Circumvention of cellular defense responses to DNA -directed nucleoside analogues by the protein kinase inhibitor, UCN-01
DNA-directed nucleoside analogues, such as ara-C, fludarabine, and gemcitabine, are antimetabolites effective in the treatment of a variety of cancers. However, resistance to nucleoside analogue-based chemotherapy in treatments is still a major problem in therapy. Therefore, it is essential to develop rationales for optimizing the use of nucleoside analogues in combination with other anticancer drugs or modalities such as radiation. The present study focuses on establishing mechanism-based combination strategy to overcome resistance to nucleoside analogues. I hypothesized that the cytostatic concentrations of nucleoside analogues may cause S-phase arrest by activating an S-phase checkpoint that consists of a series of kinases. This may allow cells to repair damaged DNA over time and spare cytotoxicity. Thus, the ability of cells to enact an S-phase arrest in response to incorporation of potentially lethal amounts of nucleoside analogue may serve as a mechanism of resistance to S-phase-specific agents. As a corollary, the addition of a kinase inhibitor, such as UCN-01, may dysregulate the checkpoint response and abrogate the survival of S-phase-arrested cells by suppression of the survival signaling pathways. Using gemcitabine as a model of S-phase-specific nucleoside analogues in human acute myelogenous leukemia ML-1 cells, I demonstrated that cells arrested in S-phase in response to cytostatic conditions. Proliferation continued after washing the cells into drug-free medium, suggesting S-phase arrest served as a resistance mechanism of cancer cells to spare cytotoxicity of nucleoside analogues. However, nontoxic concentrations of UCN-01 rapidly killed S-phase-arrested cells by apoptosis. Furthermore, the molecular mechanism for UCN-01-induced apoptosis in S-phase-arrested cells was through inhibition of survival pathways associated with these cells. In this regard, suppression of the PI 3-kinase-Akt-Bad survival pathway as well as the NF-κB signaling pathway were associated with induction of apoptosis in S-phase-arrested cells by UCN-01, whereas the Ras-Raf-MEK-ERK pathway appeared not involved. This study has provided the rationales and strategies for optimizing the design of effective combination therapies to overcome resistance to nucleoside analogues. In fact, a clinical trial of the combination of ara-C with UCN-01 to treat relapsed or refractory AML patients has been initiated at U.T.M.D. Anderson Cancer Center.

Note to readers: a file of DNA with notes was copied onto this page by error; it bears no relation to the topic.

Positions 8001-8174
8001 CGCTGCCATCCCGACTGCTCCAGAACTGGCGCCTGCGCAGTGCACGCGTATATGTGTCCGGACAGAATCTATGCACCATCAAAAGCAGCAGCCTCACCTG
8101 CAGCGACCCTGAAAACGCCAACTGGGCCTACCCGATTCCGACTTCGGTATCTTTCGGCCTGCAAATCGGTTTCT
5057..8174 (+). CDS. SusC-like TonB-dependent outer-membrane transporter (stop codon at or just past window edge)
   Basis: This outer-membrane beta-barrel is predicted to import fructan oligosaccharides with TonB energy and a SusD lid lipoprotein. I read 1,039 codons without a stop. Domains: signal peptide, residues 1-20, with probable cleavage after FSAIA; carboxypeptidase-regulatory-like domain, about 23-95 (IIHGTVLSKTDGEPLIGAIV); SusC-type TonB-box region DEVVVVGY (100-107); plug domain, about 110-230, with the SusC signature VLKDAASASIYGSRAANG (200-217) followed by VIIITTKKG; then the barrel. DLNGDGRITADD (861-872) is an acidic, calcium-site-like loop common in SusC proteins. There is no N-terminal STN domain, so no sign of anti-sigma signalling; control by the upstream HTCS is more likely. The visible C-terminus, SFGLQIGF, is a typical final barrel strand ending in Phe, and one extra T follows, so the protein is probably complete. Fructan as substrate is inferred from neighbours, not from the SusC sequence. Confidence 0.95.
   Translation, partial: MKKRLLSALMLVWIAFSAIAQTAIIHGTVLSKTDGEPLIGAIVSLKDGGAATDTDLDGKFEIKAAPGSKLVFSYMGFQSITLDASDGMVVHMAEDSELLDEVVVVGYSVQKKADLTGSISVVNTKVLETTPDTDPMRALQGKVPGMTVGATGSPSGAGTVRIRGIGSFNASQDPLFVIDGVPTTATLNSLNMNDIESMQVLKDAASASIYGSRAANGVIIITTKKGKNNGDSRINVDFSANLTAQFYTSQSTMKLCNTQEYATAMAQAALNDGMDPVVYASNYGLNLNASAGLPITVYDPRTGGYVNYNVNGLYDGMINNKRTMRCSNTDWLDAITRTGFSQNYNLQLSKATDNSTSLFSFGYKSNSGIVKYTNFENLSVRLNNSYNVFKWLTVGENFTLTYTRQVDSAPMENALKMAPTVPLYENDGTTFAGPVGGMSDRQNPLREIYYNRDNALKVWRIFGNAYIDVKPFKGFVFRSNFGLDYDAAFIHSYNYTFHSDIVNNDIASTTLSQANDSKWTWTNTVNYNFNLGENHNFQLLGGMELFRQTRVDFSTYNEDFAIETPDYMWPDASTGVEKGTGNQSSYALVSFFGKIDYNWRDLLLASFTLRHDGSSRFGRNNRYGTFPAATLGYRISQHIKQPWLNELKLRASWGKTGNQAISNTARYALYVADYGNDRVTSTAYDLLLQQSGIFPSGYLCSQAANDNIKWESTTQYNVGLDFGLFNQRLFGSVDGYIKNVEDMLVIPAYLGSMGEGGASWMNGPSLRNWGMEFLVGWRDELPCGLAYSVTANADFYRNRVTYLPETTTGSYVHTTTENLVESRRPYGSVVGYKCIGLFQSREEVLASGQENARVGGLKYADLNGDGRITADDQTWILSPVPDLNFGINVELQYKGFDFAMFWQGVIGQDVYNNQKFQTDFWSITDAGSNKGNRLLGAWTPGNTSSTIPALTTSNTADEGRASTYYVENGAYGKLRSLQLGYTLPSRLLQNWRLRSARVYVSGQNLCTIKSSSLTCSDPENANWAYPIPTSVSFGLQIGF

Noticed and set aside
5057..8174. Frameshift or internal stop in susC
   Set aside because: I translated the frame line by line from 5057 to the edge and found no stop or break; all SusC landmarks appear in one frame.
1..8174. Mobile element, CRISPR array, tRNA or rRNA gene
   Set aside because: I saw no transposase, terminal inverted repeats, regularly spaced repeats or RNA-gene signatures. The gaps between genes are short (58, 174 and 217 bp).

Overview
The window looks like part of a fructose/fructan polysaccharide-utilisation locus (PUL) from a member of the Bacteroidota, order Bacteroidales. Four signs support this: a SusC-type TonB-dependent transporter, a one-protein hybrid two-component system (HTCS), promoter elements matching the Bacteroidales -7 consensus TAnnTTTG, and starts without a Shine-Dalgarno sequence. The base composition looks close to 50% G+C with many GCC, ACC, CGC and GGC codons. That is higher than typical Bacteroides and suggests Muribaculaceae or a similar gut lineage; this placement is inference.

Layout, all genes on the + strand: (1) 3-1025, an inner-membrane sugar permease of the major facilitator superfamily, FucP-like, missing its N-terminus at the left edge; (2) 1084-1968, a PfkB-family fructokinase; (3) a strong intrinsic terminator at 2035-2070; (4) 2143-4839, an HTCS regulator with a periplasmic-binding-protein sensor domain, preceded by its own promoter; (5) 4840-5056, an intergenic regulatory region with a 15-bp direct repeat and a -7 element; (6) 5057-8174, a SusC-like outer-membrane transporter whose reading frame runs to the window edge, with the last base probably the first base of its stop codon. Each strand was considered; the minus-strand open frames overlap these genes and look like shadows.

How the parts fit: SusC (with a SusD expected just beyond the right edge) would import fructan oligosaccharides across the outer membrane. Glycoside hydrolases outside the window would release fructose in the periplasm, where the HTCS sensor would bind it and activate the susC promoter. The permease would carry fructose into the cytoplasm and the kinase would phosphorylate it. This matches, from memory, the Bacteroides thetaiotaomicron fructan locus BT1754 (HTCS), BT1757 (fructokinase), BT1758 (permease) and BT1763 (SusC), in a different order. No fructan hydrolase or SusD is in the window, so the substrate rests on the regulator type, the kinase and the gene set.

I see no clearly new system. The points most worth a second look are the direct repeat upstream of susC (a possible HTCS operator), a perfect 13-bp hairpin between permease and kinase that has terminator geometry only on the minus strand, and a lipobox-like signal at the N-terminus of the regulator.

Shi, Zheng (Jane), "Circumvention of cellular defense responses to DNA -directed nucleoside analogues by the protein kinase inhibitor, UCN-01" (2001). Texas Medical Center Dissertations (via ProQuest). AAI3004458.